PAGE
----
Doing business locally has a plethora of benefits for both the consumer and the business owner that go far beyond themselves. Keeping vital spending dollars within the community is the fastest, most effective way to increasing the local economy and building up local infrastructure. It’s not rocket science to see that spending money here and paying for services and products sold and serviced by your neighbors (who in-turn will spend their income at local restaurants and shops) will translate into a stronger and more sound community. So, why is it that more and more consumers go outside of their locale to secure products and services?
Two words. “Customer Service.” For too many business owners there is the thought that opening up a company that is locally owned and operated is enough to bring our community through the doors to spend their money. The premise that one will do business for the sole reason that they are the only locally owned operation in the area is greatly flawed. There are several main components to getting a consumer to create loyalty to a brand or service and locality is, quite frankly, not at the top of the list. The local business owner CAN have a major advantage over the large, “Big Box” store or company but it can not expect those advantages to just appear by opening the front door in our town.
Customer service should be the cornerstone of every business. Not only will good customer service give a business owner an advantage over an out-of-town competitor, but it will also give them an advantage over local competition. The advantages weigh heavily to the local, small to medium business owner exponentially if you can deliver great customer service. Large companies and out of town companies are limited to their “out of the box” decisions that a local business owner can make. In most cases it can take numerous telephone calls or letters to get a large corporation or business to deviate from its own policy. They have grown so large that exceptions can not be made because it can upset their business flow. Smaller locally owned companies can be more flexible and tailor services to their clients on an individual basis while giving more attention to them at the same time. Local businesses recognize their customers by name when in contact where as most large regional or national companies know their clients by what shows up on a computer screen, and they also treat them that way as well.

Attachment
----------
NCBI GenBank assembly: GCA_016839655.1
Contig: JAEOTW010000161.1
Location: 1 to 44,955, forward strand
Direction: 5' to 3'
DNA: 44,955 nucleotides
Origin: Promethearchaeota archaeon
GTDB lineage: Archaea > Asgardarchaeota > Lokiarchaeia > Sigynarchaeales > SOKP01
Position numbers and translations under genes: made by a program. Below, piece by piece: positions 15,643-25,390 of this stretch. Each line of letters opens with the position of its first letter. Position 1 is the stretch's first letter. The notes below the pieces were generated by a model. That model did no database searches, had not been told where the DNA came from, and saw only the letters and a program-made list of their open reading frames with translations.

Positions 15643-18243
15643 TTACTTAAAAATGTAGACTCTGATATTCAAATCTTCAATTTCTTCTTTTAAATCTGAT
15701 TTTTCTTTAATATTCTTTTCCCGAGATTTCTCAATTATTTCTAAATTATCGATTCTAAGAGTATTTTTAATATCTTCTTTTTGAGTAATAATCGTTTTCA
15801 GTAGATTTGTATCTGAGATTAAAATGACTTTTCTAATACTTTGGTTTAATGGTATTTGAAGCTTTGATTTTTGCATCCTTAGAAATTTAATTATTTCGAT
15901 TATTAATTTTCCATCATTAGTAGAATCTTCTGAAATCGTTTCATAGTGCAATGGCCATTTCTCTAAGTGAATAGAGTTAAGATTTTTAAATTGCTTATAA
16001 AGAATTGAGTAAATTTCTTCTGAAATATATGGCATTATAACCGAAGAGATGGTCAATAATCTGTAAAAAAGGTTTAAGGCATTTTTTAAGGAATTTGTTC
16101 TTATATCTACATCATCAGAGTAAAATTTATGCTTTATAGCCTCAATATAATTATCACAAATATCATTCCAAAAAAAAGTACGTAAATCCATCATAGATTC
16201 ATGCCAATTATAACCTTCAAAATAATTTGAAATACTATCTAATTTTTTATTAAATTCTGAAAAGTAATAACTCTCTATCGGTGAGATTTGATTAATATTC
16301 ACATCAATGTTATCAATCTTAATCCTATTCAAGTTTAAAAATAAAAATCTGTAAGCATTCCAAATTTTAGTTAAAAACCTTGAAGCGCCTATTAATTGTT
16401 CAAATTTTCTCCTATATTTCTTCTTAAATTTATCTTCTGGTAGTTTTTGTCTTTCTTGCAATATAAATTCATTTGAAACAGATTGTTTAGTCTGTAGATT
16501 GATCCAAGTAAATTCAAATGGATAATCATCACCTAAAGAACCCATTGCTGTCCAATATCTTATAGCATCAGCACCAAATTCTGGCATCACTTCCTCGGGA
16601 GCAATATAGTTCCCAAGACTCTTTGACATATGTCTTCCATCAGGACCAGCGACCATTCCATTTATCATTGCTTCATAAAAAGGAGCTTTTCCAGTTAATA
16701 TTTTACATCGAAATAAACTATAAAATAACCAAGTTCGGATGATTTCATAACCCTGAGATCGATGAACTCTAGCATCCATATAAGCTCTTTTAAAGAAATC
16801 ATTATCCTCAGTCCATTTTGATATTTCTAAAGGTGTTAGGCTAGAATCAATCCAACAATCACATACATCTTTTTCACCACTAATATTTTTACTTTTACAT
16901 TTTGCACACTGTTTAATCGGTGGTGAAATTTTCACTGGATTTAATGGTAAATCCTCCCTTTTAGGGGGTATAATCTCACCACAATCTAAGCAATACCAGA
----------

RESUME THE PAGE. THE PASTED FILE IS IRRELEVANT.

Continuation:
The loss of a customer or client is greater to the local business owner and therefore retention efforts and policies should be more aggressive in the attempts to keep the client. Large companies know that attrition is part of the game and if you go, you go. They know that there will be a new client around the corner or on the next call. The local shop owner will do more to earn your business, and once they have it will do even more to keep it.
The local business owner is in touch with the community more than a company based outside of the area or region. Their children attend school here. They shop here. You will run into them around town and they are approachable. The local business owner not only pays a staff of people to do the same, but also invests the company’s capital in our town as well. They give to local charities and buy products and services from others like them. They also recommend other local businesses to their friends, family, and business associates.
Doing business locally is a good thing to do, but only when the company is doing the right things by their clients. Owning and operating a business in your hometown is a privilege that carries great responsibility and must be worked for in order to achieve success.